Old age and deceit will overcome Youth and Enthusiasm every time!

Putting the square peg in the round hole is not hard... IF you do it fast enough!

Old enough to know better but stupid enough to do it anyway!
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  #4  
Old 04-03-2003, 03:22 AM
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Join Date: Dec 2002
Location: Colleyville, Texas
Posts: 2,694
Just did my front and rear suspension.

The tools I would recommend.

I have the Harbor Freight tools below

http://www.harborfreight.com/cpi/ctaf/Displayitem.taf?itemnumber=36861

Its ok and will work on all the tie rod joints except the center assembly. The tool is to tall and will not fit between the center rod and the engine. I would recommend that you buy a lever type unit for all the tie rod ball joints. The one at Performance products is designed for European sized tie rods.

You can get one from JCWhitney but make sure the opening will fit the tie rod ball joints on the Mercedes. I wish I could tell you what size opening that would be. Maybe some one who hase one can measure it for us and let us know.
The JCWhitney unit has a 11/16 opening.I know that the Hazet and other manufacture offer a bunch of different sizes.

If your going to replace everything you can use a pickle fork. It will destroy the boots on the tie rod. The lever type seperator will not damage the boots.

The JCWhitney tool package I'm sure will be fine.

If your going to replace the ball joints in the lower control arm you will need a ball joint press. You can rent it, Buy it ( its expensive) or pay a shop a few bucks to do it once you have the LCA out of the car.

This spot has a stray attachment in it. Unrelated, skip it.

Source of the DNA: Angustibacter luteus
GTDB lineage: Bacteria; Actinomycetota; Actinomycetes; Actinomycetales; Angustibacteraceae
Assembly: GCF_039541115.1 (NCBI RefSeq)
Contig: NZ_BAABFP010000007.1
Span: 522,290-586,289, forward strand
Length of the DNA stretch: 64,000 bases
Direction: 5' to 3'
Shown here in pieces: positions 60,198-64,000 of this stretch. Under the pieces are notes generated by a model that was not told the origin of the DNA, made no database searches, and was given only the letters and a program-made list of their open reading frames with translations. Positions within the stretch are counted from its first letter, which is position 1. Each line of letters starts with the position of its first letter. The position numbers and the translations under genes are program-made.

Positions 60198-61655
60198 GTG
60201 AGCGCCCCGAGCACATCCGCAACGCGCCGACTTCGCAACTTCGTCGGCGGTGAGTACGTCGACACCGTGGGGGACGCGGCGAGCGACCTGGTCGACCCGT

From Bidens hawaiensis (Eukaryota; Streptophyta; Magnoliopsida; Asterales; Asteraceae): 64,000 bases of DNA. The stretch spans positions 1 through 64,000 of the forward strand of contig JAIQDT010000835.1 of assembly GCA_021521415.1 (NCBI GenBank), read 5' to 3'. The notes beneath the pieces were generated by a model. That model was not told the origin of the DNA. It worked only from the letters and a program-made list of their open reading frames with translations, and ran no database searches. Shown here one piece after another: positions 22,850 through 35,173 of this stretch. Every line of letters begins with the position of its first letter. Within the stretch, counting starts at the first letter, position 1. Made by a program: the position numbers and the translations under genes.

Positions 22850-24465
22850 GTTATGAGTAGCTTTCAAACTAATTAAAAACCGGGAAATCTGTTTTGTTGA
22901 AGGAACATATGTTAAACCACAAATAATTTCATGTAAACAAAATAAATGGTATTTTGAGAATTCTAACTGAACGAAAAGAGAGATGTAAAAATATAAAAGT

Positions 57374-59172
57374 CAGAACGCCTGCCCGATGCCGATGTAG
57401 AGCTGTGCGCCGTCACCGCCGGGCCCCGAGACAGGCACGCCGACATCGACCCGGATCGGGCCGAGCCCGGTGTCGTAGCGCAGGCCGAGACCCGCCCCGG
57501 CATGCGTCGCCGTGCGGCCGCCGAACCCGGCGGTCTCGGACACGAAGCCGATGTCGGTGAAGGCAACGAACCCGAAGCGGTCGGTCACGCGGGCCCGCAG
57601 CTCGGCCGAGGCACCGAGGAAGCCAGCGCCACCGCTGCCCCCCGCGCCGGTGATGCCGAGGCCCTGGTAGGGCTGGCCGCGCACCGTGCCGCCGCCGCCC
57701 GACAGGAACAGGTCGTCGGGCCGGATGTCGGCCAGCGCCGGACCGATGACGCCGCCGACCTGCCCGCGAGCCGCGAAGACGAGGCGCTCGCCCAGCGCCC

You could also buy the Ball joint press tool, like this one
http://www.harborfreight.com/cpi/ctaf/Displayitem.taf?itemnumber=38335
It will work for pressing n the LCA ball joints but it does require some modification to make it work.

Here's the biggy. If your going to remove the upper control arm or the lower control arm You really should buy a coil spring compressor designed for a Mercedes. Here are your choices.

http://www.themotoringshop.com/products/springsafetydevice.htm

or

http://www.samstagsales.com/SirTool/stm_0070.htm

You can rent the Sir Tool from Performance Products.



Dave
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  #5  
Old 04-03-2003, 08:06 AM
LarryBible
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I have a couple of pickle forks but have rarely used them while doing the jobs for which they were designed. The best, quickest and most common method changing tie rod ends around the shops is with a good size hammer.